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John Baldwin Buckstone (14 September 1802 – 31 October 1879) was an English actor, playwright and comedian who wrote 150 plays, the first of which was produced in 1826.

He starred as a comic actor during much of his career for various periods at the Adelphi Theatre and the Haymarket Theatre, managing the Haymarket from 1853 to 1877.


Buckstone was born in Hoxton, London, the son of John Buckstone, a retired shopkeeper, and his wife Elizabeth (née Baldwin).[1][2] He was educated at Walworth Grammar School and was briefly apprenticed on a naval ship at age 10 but returned to school. He studied law and was articled to a solicitor but turned to acting by age 19.[3]

Buckstone first joined a travelling troupe in 1821 as Gabriel in The Children in the Wood.[4] and toured for three years, mostly in the southeast of England. He found a mentor in Edmund Kean. He made his first London appearance, on 30 January 1823, at the Surrey Theatre, as Ramsay in The Fortunes of Nigel. In 1824 he joined that theatre and played Peter Smink in The Armistice with great success. He also began to write plays.[5]

His successes led to his engagement in 1827 at the Adelphi Theatre, where he remained as the leading low comedian until 1833. Buckstone's acting was described as "a union of shrewdness and drollery, with their interaction upon each other ... was irresistibly comic."[6] Buckstone wrote most of his plays in the first half of his career, and many of these were produced at the Adelphi. As his acting career reached the height of its success, his playwriting output declined.[7] At the Adelphi, he appeared as Bobby Trot in his first really successful play, the melodrama Luke the Labourer (1827), which he had written in 1826.[7] Other well known plays were Wreck Ashore (1830) and Forgery (1832)[3] Perhaps the most successful of these early plays was his 1833 play, The Bravo, based on James Fenimore Cooper's novel of the same name.[4]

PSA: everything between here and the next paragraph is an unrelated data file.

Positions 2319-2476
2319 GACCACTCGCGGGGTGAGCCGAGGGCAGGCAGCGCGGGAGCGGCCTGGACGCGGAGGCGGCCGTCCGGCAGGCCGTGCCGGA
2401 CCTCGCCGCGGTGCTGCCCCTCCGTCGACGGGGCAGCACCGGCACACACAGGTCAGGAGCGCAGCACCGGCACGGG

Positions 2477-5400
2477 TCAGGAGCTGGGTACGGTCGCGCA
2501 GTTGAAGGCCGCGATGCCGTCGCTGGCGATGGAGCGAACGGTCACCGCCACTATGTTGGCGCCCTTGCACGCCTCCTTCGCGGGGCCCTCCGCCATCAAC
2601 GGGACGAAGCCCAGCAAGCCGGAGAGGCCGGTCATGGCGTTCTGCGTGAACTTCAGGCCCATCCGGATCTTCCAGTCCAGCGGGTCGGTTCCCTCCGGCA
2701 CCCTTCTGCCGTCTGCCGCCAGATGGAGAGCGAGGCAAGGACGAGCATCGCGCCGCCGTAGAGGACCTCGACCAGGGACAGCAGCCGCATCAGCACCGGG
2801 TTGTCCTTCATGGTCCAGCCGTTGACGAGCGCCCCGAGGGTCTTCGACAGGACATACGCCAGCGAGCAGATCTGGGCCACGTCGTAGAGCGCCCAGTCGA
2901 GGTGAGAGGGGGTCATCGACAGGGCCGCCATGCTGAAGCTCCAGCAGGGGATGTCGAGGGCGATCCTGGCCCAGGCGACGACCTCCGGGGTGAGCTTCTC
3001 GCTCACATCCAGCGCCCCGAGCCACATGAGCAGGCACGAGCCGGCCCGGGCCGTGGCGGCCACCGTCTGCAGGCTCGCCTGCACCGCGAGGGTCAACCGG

He first appeared at the Haymarket Theatre during the summer season in 1833, also writing plays for this theatre, including Ellen Wartham (1833). Another hit for the Haymarket was the drama Thirty Years of a Woman's Life. At that theatre, his acting was praised in The Housekeeper by Douglas Jerrold (1833), Pyramus and Thisbe, and in his own plays, Uncle John, Rural Felicity and Agnes de Vere (all in 1834). He stayed at the Haymarket until 1838, producing The Dream at Sea among other plays.[3]

In 1839–40 he returned to the Adelphi to write and star in a number of plays, including his extraordinarily successful play Jack Sheppard, based on the novel of the same name published that year by William Harrison Ainsworth. After his return from a visit to the United States in 1840, where he met with little success, Buckstone played in his own play, Married Life, at the Haymarket. He then appeared at several London theatres, among them the Lyceum, where he was Box at the first representation of Box and Cox, by John Maddison Morton, in 1847.[8] There he also created the role of Bob, in Dion Boucicault's Old Heads and Young Hearts, and played several other memorable roles, including, Slowboy in Cricket on the Hearth, Dan in John Bull, MacDunnum of Dunnum in A School for Scheming, Scrub in The Beaux' Stratagem and Golightly in Lend Me Five Shillings, and several Shakespeare roles. For the Adelphi, he wrote The Green Bushes and The Flowers of the Forest, both in 1847. He also dramatised The Last Days of Pompeii.[3][4]